HARTFORD, Conn. -- Eight years after being acquitted of manslaughter in a car crash that killed a prominent Republican campaign contributor, a Con nec ticut woman is nearing trial in another manslaughter case, this one stemming from her 15-year-old son's overdose death.
Heather Specyalski, 42, of Ashford, insists she played no role in the death of her only child, Brandon, who died from an alcohol and morphine overdose in August 2008. She be lieves she was arrested because state officials are still upset over her acquittal in the 1999 crash that killed businessman Neil Esposito.
"I think it is the most ludicrous, the most insane, the most crushing ... my son was my life," Specyalski said of her arrest in a phone interview with The As sociated Press. "I have a death sentence as it is to lose a child. Any mother you ask, the worst thing you could ever go through is losing your child."
Prosecutors and state police tell a different story, one that accuses Specyalski of second-degree manslaughter, negligent homicide and three counts of risk of injury to a minor.
The case was up for possible jury selection last Wednesday but was moved to Dec. 12 be cause of Specyalski's lingering health problems related to the 1999 accident in which her back was broken and her pelvis shattered. She said she just had hip surgery and faces more hip and back surgeries, after already having undergone dozens of operations.
Specyalski was originally charged with only the risk of in jury counts. Assistant State's At torney Matthew Crockett added the manslaughter and negligent homicide charges in September after reviewing the evidence in preparation for the trial. Spe cyalski has been free on a promise to appear in court since her December 2008 arrest.
Crockett declined to discuss specifics of the state's case, but he denied suggestions that the prosecution was retribution for Specyalski's acquittal.
State police allege Specyalski knew her son had drunk alcohol and ingested crushed morphine pills that he had taken from her without permission in the early morning hours of Aug. 24, 2008, but didn't seek medical attention until after finding him dead several hours later.
She had left her son asleep in the back seat of her car and covered him with a blanket when they got home at about 4 a.m., after they had driven one of his friends home, according to a po lice report. She found him dead at about 9 a.m., after she and another of Brandon's friends had checked on him a few times and he appeared to be fine, she told police.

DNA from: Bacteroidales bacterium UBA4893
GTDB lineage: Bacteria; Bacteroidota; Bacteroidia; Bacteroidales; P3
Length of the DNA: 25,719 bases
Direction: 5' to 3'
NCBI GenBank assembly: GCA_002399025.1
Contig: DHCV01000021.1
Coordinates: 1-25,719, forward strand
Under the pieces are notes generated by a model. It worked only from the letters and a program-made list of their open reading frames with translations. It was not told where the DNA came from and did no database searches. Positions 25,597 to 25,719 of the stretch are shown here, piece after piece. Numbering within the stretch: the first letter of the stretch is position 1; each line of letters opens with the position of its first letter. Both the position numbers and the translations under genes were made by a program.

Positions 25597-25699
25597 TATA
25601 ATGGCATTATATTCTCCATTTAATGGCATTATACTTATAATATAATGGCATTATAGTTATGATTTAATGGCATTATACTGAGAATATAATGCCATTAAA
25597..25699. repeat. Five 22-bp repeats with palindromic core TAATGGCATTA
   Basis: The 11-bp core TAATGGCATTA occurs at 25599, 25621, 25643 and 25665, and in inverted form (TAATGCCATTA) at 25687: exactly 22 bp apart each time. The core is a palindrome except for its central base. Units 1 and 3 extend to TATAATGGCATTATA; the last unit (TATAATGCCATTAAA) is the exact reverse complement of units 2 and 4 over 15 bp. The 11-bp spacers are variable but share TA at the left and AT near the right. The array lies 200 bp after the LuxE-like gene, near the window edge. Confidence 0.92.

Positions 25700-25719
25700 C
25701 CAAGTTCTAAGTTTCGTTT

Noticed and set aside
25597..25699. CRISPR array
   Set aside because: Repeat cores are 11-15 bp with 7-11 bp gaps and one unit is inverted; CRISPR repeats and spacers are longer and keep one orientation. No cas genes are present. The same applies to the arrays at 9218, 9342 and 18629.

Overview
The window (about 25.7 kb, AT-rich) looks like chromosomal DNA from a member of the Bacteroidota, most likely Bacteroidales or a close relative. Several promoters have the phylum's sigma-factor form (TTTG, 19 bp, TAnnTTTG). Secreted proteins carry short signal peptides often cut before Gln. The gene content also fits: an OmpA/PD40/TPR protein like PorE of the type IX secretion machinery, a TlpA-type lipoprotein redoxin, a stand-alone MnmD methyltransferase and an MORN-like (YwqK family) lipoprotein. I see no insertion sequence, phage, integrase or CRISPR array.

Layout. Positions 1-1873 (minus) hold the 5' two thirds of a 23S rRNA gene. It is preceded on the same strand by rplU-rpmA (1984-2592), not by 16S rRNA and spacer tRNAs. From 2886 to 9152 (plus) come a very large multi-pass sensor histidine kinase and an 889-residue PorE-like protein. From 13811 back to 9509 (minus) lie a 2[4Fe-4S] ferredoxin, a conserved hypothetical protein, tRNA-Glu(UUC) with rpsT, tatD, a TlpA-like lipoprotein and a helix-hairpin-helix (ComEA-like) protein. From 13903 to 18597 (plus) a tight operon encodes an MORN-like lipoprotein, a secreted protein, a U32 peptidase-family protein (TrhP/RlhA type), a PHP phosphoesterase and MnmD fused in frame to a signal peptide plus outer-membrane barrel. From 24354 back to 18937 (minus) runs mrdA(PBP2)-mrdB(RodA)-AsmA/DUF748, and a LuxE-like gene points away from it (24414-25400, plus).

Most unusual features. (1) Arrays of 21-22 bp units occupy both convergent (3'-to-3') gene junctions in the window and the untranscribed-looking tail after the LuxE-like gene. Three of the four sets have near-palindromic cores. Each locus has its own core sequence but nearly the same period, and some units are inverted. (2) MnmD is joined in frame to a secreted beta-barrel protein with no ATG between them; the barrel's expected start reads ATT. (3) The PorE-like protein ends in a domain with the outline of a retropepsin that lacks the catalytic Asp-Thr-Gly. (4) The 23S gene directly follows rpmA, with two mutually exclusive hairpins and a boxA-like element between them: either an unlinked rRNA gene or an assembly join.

Although she denies the criminal charges, Specyalski told police she thought her son had drank too much beer because he could barely walk and that she found crushed morphine on a counter in her home after leaving him in her car, according to the police report. A friend of Brandon's also told police that Specyalski told him to throw beer cans in the woods before she called 911.
Specyalski told the AP that she didn't know Brandon "had done what he did" before she went to sleep when he was in the car.
In the 1999 wreck, state police said Esposito's Merce des went out of control at up to 120 mph and crashed into several trees off Route 9 in Cromwell.
Troopers initially concluded Es posito was driving. But she was later arrested after troopers reopened the case at the urging of an aide to then-Gov. John G. Rowland and Espo sito's father, concluding that she was the driver.
Esposito and his father contributed to Rowland's campaigns, and state officials named a bridge after Neil Esposito on Interstate 91 in Wethersfield a year after his death.
The case made national headlines when Specyalski's lawyer, Jeremiah Donovan, raised the possibility that she was performing oral sex on Esposito while he was driving. A jury acquitted her of man slaughter and other charg es in April 2004.
Specyalski said she still doesn't remember anything about the accident.
After the crash, Esposito's family filed a wrongful-death lawsuit against Specyalski, claim ing she was the driver, and she sued Esposito's estate, saying Esposito was the driver and was responsible for her injuries. Both lawsuits were settled under undisclosed terms.
Her ex-husband, Brian Spe cyalski, also of Ashford, won a $250,000 settlement from her home insurer in a wrongful-death lawsuit over Brandon's overdose. They had divorced in 1998.
Brian Specyalski said he wants to see his ex-wife go to prison.
"I think it's the worst thing that anyone could ever do in their entire life," he said. "She needs to go to jail for a long time ... to send a message to any other parent who does what Heather did."
Heather Specyalski said she wants clear her name.
"I didn't know when I went to sleep that he had done what he did," she said. "Brandon was my world. He was my heart, my soul."